BRUSSELS (Reuters) - The European Union has extended sanctions on Zimbabwe for another 12 months, citing a lack of progress in implementing a power-sharing accord.
A unity government formed last year between President Robert Mugabe and Prime Minister Morgan Tsvangirai, the leader of the opposition, is beset by trouble, with no agreement over how to share executive power.
The pair struck a power-sharing deal in 2008 that was supposed to end a crisis aggravated by disputed elections, but they have failed to agree on political reforms that would clear the way for new elections.
“In view of the situation in Zimbabwe, in particular the lack of progress in the implementation of the Global Political Agreement signed in September 2008, the restrictive measures ... should be extended for a further period of 12 months,” the official journal of the European Union said on Tuesday.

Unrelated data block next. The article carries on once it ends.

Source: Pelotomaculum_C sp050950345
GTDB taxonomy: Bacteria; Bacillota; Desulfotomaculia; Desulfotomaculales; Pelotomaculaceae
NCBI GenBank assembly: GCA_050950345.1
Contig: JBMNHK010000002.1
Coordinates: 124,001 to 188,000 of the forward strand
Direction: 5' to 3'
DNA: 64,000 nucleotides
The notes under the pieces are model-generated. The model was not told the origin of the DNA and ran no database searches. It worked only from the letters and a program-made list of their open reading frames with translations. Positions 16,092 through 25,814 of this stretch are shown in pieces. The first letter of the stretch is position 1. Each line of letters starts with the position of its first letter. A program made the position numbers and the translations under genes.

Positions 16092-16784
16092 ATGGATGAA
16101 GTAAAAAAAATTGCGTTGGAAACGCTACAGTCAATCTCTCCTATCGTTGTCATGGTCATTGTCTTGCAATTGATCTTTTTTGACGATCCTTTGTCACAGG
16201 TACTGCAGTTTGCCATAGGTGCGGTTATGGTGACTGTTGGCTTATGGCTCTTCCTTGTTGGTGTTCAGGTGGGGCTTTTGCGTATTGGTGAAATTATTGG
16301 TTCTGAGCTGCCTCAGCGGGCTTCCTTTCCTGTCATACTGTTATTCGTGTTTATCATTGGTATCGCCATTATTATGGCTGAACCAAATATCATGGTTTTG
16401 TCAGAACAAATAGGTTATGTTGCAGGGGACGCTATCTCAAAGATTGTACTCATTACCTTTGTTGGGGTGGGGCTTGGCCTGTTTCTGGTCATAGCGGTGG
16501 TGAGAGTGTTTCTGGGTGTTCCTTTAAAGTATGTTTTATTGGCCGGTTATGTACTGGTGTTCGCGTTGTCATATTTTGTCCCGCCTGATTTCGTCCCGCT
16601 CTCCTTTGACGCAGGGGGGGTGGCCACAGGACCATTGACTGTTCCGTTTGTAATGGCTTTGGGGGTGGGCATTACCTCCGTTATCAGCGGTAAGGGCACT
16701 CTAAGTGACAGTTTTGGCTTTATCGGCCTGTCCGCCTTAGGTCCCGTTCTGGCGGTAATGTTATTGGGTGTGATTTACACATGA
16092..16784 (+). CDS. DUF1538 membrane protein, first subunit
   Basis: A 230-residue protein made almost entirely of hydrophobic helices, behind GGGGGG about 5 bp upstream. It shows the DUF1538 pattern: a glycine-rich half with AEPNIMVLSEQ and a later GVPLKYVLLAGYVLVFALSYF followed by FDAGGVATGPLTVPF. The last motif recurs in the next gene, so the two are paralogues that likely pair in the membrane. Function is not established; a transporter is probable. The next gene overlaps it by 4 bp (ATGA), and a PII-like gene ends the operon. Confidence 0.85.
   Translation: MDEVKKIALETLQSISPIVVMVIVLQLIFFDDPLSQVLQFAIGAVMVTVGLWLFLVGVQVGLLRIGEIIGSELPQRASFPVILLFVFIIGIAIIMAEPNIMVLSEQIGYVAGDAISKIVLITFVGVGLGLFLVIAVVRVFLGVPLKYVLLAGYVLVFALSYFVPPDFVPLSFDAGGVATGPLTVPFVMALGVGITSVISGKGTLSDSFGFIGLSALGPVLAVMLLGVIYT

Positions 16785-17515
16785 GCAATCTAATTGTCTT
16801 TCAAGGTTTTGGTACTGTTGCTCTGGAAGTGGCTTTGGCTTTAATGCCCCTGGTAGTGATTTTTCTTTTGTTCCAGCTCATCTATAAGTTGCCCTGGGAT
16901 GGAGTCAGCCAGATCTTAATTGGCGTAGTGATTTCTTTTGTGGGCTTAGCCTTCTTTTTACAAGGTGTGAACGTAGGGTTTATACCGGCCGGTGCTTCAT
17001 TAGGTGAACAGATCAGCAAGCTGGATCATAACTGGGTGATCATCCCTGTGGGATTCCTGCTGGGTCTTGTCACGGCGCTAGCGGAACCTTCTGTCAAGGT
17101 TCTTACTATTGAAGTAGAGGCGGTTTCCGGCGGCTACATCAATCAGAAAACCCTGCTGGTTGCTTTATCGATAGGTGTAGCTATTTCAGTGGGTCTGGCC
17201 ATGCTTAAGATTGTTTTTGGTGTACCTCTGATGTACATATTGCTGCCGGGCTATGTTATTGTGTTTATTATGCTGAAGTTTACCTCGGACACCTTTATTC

The EU began imposing sanctions in 2004, including an arms embargo and travel restrictions. More than 200 individuals and 40 companies with ties to Mugabe’s government are now targeted because of their suspected links to human rights abuses.
The EU has, however, lifted sanctions on some individuals and companies, including Zimbabwe Iron and Steel Company and the Industrial Development Corporation of Zimbabwe, saying that there were no longer grounds to keep them on the list.
Reporting by Bate Felix; Editing by Giles Elgood